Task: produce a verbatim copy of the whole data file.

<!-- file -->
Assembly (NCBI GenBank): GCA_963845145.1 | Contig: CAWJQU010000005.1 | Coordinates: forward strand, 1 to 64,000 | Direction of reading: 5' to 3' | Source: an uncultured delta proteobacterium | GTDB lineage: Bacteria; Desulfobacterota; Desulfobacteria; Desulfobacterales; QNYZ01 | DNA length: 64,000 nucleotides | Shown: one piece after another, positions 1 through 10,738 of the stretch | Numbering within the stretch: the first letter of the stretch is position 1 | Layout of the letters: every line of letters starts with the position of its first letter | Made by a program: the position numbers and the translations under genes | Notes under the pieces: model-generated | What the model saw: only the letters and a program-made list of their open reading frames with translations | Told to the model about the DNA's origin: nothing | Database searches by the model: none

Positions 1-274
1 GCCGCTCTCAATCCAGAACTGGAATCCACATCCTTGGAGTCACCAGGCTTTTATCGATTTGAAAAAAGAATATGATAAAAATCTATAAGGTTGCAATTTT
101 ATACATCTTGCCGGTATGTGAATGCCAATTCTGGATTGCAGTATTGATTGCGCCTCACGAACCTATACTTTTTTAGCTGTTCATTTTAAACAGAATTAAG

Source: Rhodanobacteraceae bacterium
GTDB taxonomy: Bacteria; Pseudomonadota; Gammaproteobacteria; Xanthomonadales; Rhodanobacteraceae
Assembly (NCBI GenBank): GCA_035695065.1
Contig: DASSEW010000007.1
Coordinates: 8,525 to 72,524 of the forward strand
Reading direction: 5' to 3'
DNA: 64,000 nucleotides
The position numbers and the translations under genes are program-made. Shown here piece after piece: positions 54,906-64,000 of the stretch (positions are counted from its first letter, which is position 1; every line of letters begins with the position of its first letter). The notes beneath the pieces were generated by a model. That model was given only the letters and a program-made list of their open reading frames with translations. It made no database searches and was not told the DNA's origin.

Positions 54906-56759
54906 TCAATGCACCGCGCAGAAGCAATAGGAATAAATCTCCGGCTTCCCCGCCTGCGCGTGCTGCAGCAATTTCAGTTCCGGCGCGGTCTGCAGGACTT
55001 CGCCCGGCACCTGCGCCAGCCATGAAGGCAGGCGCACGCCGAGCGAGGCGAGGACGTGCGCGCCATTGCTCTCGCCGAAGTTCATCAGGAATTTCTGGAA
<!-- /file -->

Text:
Assembly (NCBI GenBank): GCA_963845145.1 | Contig: CAWJQU010000005.1 | Coordinates: forward strand, 1 to 64,000 | Direction of reading: 5' to 3' | Source: an uncultured delta proteobacterium | GTDB lineage: Bacteria; Desulfobacterota; Desulfobacteria; Desulfobacterales; QNYZ01 | DNA length: 64,000 nucleotides | Shown: one piece after another, positions 1 through 10,738 of the stretch | Numbering within the stretch: the first letter of the stretch is position 1 | Layout of the letters: every line of letters starts with the position of its first letter | Made by a program: the position numbers and the translations under genes | Notes under the pieces: model-generated | What the model saw: only the letters and a program-made list of their open reading frames with translations | Told to the model about the DNA's origin: nothing | Database searches by the model: none

Positions 1-274
1 GCCGCTCTCAATCCAGAACTGGAATCCACATCCTTGGAGTCACCAGGCTTTTATCGATTTGAAAAAAGAATATGATAAAAATCTATAAGGTTGCAATTTT
101 ATACATCTTGCCGGTATGTGAATGCCAATTCTGGATTGCAGTATTGATTGCGCCTCACGAACCTATACTTTTTTAGCTGTTCATTTTAAACAGAATTAAG

Source: Rhodanobacteraceae bacterium
GTDB taxonomy: Bacteria; Pseudomonadota; Gammaproteobacteria; Xanthomonadales; Rhodanobacteraceae
Assembly (NCBI GenBank): GCA_035695065.1
Contig: DASSEW010000007.1
Coordinates: 8,525 to 72,524 of the forward strand
Reading direction: 5' to 3'
DNA: 64,000 nucleotides
The position numbers and the translations under genes are program-made. Shown here piece after piece: positions 54,906-64,000 of the stretch (positions are counted from its first letter, which is position 1; every line of letters begins with the position of its first letter). The notes beneath the pieces were generated by a model. That model was given only the letters and a program-made list of their open reading frames with translations. It made no database searches and was not told the DNA's origin.

Positions 54906-56759
54906 TCAATGCACCGCGCAGAAGCAATAGGAATAAATCTCCGGCTTCCCCGCCTGCGCGTGCTGCAGCAATTTCAGTTCCGGCGCGGTCTGCAGGACTT
55001 CGCCCGGCACCTGCGCCAGCCATGAAGGCAGGCGCACGCCGAGCGAGGCGAGGACGTGCGCGCCATTGCTCTCGCCGAAGTTCATCAGGAATTTCTGGAA